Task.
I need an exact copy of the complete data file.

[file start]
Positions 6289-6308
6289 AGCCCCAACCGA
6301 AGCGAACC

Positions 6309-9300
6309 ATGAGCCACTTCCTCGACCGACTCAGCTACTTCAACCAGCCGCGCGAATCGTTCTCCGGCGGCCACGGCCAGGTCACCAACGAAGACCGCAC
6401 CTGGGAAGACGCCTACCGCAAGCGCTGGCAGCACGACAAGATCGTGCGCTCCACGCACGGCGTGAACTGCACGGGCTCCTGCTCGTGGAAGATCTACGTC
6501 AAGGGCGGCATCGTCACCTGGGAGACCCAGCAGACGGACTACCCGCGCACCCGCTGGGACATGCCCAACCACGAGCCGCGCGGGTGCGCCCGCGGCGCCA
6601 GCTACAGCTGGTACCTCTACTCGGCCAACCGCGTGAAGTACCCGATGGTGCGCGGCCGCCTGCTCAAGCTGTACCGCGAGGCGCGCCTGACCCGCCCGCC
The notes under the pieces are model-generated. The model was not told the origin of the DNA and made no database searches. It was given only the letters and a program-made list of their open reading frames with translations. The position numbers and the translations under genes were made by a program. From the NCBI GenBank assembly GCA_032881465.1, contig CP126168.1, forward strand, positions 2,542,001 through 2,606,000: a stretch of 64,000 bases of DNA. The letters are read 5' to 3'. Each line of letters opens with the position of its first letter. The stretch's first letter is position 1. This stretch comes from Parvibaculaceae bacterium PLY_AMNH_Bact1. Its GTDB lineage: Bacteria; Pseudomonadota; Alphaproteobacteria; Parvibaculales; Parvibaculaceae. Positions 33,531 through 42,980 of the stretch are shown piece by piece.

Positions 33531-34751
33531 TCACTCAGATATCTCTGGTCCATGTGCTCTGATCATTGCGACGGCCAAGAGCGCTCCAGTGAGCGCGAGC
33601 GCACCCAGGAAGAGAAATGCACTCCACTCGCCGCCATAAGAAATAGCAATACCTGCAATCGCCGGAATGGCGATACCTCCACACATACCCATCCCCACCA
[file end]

Positions 6289-6308
6289 AGCCCCAACCGA
6301 AGCGAACC

Positions 6309-9300
6309 ATGAGCCACTTCCTCGACCGACTCAGCTACTTCAACCAGCCGCGCGAATCGTTCTCCGGCGGCCACGGCCAGGTCACCAACGAAGACCGCAC
6401 CTGGGAAGACGCCTACCGCAAGCGCTGGCAGCACGACAAGATCGTGCGCTCCACGCACGGCGTGAACTGCACGGGCTCCTGCTCGTGGAAGATCTACGTC
6501 AAGGGCGGCATCGTCACCTGGGAGACCCAGCAGACGGACTACCCGCGCACCCGCTGGGACATGCCCAACCACGAGCCGCGCGGGTGCGCCCGCGGCGCCA
6601 GCTACAGCTGGTACCTCTACTCGGCCAACCGCGTGAAGTACCCGATGGTGCGCGGCCGCCTGCTCAAGCTGTACCGCGAGGCGCGCCTGACCCGCCCGCC
The notes under the pieces are model-generated. The model was not told the origin of the DNA and made no database searches. It was given only the letters and a program-made list of their open reading frames with translations. The position numbers and the translations under genes were made by a program. From the NCBI GenBank assembly GCA_032881465.1, contig CP126168.1, forward strand, positions 2,542,001 through 2,606,000: a stretch of 64,000 bases of DNA. The letters are read 5' to 3'. Each line of letters opens with the position of its first letter. The stretch's first letter is position 1. This stretch comes from Parvibaculaceae bacterium PLY_AMNH_Bact1. Its GTDB lineage: Bacteria; Pseudomonadota; Alphaproteobacteria; Parvibaculales; Parvibaculaceae. Positions 33,531 through 42,980 of the stretch are shown piece by piece.

Positions 33531-34751
33531 TCACTCAGATATCTCTGGTCCATGTGCTCTGATCATTGCGACGGCCAAGAGCGCTCCAGTGAGCGCGAGC
33601 GCACCCAGGAAGAGAAATGCACTCCACTCGCCGCCATAAGAAATAGCAATACCTGCAATCGCCGGAATGGCGATACCTCCACACATACCCATCCCCACCA